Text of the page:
It was a tough weekend for Lions Gate Entertainment (NYSE:LGF) and After Dark Films to open their latest exercise in torture-centric horror films, Captivity. The multiplexes were crowded with some pretty stiff competition.

There was no way that any film would beat Time Warner's (NYSE:TWX) Harry Potter and the Order of the Phoenix. According to, Potter is estimated to have taken in more than $140 million from muggles since last Wednesday, including more than $77 million from this past weekend. It was, of course, the No. 1 film. Viacom's (NYSE:VIA) Transformers is still going strong, grossing roughly $36 million, good for second place. Finally, Disney's (NYSE:DIS) rodent-chef cartoon Ratatouille -- which had a disappointing debut for a Pixar property, in my opinion -- came in third with about $18 million. Even General Electric's (NYSE:GE) Evan Almighty did better business.  

Captivity was estimated to have grossed an unacceptable $1.6 million, occupying the 12th spot. The film has been plagued by bad publicity for months, after graphic, gruesome billboards advertising the film in Los Angeles prompted a heated backlash. Lions Gate shareholders are having a painful flashback to the opening of Hostel: Part II. With the failure of that film and the paltry opening of Captivity, some critics are declaring the death of the torture subgenre.

That might be a mistake. Done correctly, edgy horror films can be both low-risk and profitable. Lions Gate needs to consider two things: Should future movies of this class be toned down? And should they be released in less competitive time frames?

I think the answer to both questions might be yes. The Saw films have done well with a late-October release strategy, and the first Hostel flick scared up a better revenue picture when it bowed in January 2006. In addition, while the Saw films are certainly gory, they're arguably based on very compelling storylines -- it's not just the infliction of pain driving the plot. I haven't seen Captivity, but I can tell you that the perception out there, from what I've gathered, is that it's nothing more than a series of gratuitous scenes of sexed-up violence. That doesn't mean it's an artistically bad movie (although it's currently scoring a whopping 94% rotten on It simply might not be mainstream enough for a publicly-traded studio looking to maximize its return on invested capital.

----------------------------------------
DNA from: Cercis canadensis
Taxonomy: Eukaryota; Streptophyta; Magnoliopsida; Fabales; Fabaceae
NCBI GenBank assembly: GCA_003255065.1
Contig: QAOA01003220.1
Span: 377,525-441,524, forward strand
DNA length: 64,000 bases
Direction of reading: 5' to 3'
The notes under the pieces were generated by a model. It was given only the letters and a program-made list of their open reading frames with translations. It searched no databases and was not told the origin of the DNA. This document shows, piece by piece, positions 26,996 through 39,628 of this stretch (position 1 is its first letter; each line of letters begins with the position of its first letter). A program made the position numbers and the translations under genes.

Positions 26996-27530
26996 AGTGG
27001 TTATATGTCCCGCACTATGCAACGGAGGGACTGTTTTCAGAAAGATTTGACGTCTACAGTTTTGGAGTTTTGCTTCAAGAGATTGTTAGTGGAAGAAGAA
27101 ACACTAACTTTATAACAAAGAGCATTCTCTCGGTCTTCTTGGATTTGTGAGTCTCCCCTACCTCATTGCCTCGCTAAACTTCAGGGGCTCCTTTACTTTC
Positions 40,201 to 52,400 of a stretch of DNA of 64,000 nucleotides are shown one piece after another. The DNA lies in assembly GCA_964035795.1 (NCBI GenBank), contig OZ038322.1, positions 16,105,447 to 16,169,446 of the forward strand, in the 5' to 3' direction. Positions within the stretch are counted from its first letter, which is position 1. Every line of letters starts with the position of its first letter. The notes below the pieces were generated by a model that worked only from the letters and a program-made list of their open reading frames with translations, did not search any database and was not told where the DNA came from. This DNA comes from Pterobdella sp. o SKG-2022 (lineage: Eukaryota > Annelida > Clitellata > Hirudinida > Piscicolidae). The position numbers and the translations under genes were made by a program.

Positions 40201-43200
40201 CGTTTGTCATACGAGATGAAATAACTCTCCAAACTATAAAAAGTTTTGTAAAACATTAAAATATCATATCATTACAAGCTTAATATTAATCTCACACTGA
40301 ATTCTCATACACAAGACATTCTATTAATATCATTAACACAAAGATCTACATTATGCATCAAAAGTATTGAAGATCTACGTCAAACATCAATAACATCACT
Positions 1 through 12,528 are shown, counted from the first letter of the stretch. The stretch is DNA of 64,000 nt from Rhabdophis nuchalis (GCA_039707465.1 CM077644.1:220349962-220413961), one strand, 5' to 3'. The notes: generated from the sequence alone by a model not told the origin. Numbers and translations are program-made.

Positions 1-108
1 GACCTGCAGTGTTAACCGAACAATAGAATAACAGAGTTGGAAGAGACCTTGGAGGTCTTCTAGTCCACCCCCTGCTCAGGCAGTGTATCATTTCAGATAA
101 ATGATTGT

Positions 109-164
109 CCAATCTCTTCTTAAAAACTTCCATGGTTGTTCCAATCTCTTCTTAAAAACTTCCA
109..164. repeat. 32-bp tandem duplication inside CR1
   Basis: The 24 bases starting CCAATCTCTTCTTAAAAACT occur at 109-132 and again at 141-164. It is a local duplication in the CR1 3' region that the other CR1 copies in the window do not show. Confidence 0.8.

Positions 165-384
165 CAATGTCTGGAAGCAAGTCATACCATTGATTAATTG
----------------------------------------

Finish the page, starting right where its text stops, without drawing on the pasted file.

Lions Gate might want to consider toning things way down, then releasing the uncut versions on DVD. For an even more radical step, consider the "day-and-date" theory. What if Captivity were available in theaters in a drastically edited version, and on the way out of the auditorium, audience members had the option of buying an uncut DVD of the film in all its gory glory?

There's one silver lining to the Captivity story: It grossed about $3.9 million in international markets over the weekend. Maybe the business overseas will save this one. Nevertheless, Friday the 13th did indeed turn out to be unlucky for Lions Gate in these parts.   

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Fool contributor Steven Mallas owns shares of Disney and General Electric. As of this writing, he was ranked 17,183 out of more than 60,000 investors in the CAPS system. Don't know what CAPS is? Check it out. The Fool has a disclosure policy.